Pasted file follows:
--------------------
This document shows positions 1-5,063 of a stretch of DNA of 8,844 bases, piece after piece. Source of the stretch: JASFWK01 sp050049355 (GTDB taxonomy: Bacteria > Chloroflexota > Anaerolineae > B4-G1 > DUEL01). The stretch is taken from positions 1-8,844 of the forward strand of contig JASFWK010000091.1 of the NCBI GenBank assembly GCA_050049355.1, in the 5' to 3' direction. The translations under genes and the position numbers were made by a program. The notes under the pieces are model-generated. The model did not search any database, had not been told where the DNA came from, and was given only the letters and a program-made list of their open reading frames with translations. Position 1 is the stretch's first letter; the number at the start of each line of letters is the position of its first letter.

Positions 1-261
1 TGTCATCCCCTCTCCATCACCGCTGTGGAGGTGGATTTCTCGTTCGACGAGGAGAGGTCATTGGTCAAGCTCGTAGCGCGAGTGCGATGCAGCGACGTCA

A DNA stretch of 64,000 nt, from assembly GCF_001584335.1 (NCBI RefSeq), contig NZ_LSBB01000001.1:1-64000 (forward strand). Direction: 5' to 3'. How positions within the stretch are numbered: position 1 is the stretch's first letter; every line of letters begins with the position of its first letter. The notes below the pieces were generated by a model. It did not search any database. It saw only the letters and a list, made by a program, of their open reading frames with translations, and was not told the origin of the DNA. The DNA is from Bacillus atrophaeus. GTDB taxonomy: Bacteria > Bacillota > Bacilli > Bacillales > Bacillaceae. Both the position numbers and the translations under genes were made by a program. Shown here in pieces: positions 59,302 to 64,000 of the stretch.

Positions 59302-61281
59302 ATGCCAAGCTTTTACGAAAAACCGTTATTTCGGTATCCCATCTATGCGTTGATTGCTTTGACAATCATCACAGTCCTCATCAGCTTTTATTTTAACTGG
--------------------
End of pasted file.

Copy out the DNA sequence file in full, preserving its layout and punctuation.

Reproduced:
This document shows positions 1-5,063 of a stretch of DNA of 8,844 bases, piece after piece. Source of the stretch: JASFWK01 sp050049355 (GTDB taxonomy: Bacteria > Chloroflexota > Anaerolineae > B4-G1 > DUEL01). The stretch is taken from positions 1-8,844 of the forward strand of contig JASFWK010000091.1 of the NCBI GenBank assembly GCA_050049355.1, in the 5' to 3' direction. The translations under genes and the position numbers were made by a program. The notes under the pieces are model-generated. The model did not search any database, had not been told where the DNA came from, and was given only the letters and a program-made list of their open reading frames with translations. Position 1 is the stretch's first letter; the number at the start of each line of letters is the position of its first letter.

Positions 1-261
1 TGTCATCCCCTCTCCATCACCGCTGTGGAGGTGGATTTCTCGTTCGACGAGGAGAGGTCATTGGTCAAGCTCGTAGCGCGAGTGCGATGCAGCGACGTCA

A DNA stretch of 64,000 nt, from assembly GCF_001584335.1 (NCBI RefSeq), contig NZ_LSBB01000001.1:1-64000 (forward strand). Direction: 5' to 3'. How positions within the stretch are numbered: position 1 is the stretch's first letter; every line of letters begins with the position of its first letter. The notes below the pieces were generated by a model. It did not search any database. It saw only the letters and a list, made by a program, of their open reading frames with translations, and was not told the origin of the DNA. The DNA is from Bacillus atrophaeus. GTDB taxonomy: Bacteria > Bacillota > Bacilli > Bacillales > Bacillaceae. Both the position numbers and the translations under genes were made by a program. Shown here in pieces: positions 59,302 to 64,000 of the stretch.

Positions 59302-61281
59302 ATGCCAAGCTTTTACGAAAAACCGTTATTTCGGTATCCCATCTATGCGTTGATTGCTTTGACAATCATCACAGTCCTCATCAGCTTTTATTTTAACTGG